Drowning dangers still present as summer comes to an end

Drowning dangers still present as summer comes to an end

As you celebrate this Labor Day Weekend, the Department of Children and Family Services wants you to remember that the potential risk of drowning, whether in a swimming pool or natural body of water, is still present.
As you celebrate this Labor Day Weekend, the Department of Children and Family wants you to remember that the potential risk of drowning, whether in a swimming pool or natural body of water, is still present.

Since 2000, DCFS has investigated 65 accidental deaths caused by drowning in an outdoor body of water. On average, four Louisiana children die each year in pools, lakes, rivers, canals, ponds and ditches.

DCFS Secretary Suzy Sonnier said, "Hotter temperatures in Louisiana mean we often spend our Labor Day celebrations in the water.  Whether swimming in pools, or boating in our lakes and bayous, it is important that someone always keeps an eye on children and is able to recognize when someone needs help and respond quickly in order to prevent tragedy."

According to Safe Kids Worldwide, drowning is the leading cause of injury-related death among children between one and four years old and is the third leading cause of death among children older than four. Drowning incidents can also increase up to 89 percent during the summer months, as compared with the rest of the year.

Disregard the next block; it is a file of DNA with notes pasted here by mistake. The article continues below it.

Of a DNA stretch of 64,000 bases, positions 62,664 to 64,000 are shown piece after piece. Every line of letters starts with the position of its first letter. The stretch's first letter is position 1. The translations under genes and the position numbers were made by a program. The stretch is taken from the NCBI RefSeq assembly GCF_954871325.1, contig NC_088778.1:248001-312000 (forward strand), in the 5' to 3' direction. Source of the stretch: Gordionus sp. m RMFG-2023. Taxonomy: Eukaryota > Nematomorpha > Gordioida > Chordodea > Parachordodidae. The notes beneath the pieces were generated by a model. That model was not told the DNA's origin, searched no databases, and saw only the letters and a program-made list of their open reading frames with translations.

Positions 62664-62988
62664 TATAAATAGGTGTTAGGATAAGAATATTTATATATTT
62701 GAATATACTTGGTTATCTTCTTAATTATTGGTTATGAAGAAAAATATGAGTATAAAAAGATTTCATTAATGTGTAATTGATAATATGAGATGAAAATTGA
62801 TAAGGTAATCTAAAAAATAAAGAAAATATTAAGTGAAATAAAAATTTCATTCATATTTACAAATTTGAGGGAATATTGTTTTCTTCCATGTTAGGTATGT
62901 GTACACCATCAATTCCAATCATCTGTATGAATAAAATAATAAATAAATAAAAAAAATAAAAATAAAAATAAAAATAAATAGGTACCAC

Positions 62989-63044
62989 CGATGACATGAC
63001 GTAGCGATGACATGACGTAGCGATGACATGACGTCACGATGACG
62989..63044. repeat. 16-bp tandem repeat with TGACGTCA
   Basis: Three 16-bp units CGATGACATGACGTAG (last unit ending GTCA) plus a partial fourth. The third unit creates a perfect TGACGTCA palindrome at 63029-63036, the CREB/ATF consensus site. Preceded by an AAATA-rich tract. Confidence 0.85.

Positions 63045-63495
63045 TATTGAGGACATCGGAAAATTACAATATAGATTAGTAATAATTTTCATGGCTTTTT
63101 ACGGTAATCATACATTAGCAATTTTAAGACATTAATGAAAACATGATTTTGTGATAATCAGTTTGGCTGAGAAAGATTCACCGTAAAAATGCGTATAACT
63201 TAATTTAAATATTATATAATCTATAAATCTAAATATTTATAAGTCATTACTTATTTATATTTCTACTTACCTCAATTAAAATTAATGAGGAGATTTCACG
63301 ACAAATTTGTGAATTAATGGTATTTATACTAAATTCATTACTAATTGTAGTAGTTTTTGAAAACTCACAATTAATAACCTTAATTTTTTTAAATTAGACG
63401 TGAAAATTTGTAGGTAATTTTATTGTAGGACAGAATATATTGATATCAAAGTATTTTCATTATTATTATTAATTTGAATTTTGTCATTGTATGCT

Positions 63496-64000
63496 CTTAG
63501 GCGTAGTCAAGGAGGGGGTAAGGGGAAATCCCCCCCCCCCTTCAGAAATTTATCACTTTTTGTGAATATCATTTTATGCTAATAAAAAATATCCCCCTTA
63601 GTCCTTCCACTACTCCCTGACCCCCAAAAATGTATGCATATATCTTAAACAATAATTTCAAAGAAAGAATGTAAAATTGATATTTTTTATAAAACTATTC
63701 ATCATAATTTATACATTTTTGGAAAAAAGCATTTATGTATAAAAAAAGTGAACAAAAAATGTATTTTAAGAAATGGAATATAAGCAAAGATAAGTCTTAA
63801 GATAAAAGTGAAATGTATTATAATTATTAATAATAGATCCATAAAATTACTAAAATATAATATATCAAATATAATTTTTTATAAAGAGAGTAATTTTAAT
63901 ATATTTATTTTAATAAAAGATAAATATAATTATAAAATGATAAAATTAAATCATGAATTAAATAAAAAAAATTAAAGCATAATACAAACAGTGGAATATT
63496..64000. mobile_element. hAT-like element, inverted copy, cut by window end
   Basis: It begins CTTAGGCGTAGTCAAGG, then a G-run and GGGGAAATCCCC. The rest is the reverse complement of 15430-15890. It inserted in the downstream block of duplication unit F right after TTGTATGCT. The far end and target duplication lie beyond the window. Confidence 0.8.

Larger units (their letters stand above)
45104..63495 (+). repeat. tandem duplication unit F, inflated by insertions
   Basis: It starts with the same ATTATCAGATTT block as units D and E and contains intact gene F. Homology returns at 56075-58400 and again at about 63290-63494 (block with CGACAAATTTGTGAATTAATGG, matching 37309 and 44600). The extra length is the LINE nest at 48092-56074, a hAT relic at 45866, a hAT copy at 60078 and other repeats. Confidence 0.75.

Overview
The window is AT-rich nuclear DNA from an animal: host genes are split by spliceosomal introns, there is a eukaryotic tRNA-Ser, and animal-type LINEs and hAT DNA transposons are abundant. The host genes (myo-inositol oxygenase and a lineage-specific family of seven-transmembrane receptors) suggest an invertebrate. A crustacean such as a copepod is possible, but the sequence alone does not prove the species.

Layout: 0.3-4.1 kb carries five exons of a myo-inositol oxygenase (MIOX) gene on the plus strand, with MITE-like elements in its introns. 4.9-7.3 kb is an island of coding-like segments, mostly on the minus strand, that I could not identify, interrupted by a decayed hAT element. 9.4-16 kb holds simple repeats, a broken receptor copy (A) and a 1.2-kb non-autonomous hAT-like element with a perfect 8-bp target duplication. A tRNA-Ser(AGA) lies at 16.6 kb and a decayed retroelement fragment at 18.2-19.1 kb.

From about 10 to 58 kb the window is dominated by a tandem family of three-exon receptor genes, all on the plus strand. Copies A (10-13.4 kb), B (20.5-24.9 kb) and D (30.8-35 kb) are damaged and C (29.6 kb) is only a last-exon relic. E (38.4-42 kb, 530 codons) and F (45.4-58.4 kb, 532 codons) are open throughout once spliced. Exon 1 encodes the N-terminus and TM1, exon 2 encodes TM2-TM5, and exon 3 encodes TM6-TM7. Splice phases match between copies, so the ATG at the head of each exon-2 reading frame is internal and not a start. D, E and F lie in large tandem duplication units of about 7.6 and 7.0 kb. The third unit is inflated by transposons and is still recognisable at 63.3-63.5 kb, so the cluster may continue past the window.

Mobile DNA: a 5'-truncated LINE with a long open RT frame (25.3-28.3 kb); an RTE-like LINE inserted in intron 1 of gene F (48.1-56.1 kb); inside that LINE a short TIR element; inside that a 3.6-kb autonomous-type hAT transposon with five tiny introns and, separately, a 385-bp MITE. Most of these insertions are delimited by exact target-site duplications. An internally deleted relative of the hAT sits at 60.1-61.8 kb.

Safe Kids Worldwide offers the following swimming safety tips:

  • Actively supervise children in and around open bodies of water, giving them your undivided attention.
  • When there are several adults present and children are swimming, prevent lapses in supervision by establishing "shifts" that designate a single adult who will watch the children in the water for a certain period of time, like 15 minutes.
  • Whether you're swimming in a backyard pool or in a lake, teach children to swim with a partner every time. From the start, teach children to never go near or in water without an adult present.
  • Educate your children about the dangers of drain entanglement and entrapment and teach them to never play or swim near drains or suction outlets.
  • Look, don't just listen. Many times, a person in drowning distress is calm and quiet under the water, not thrashing at the top.
  • Remove all toys from the pool area when it's not in use to keep children from going near the area.
  • If you are the pool's owner, install a four-foot-high fence around all sides of the pool, along with a locked gate that's beyond a child's reach.
  • Learn CPR.



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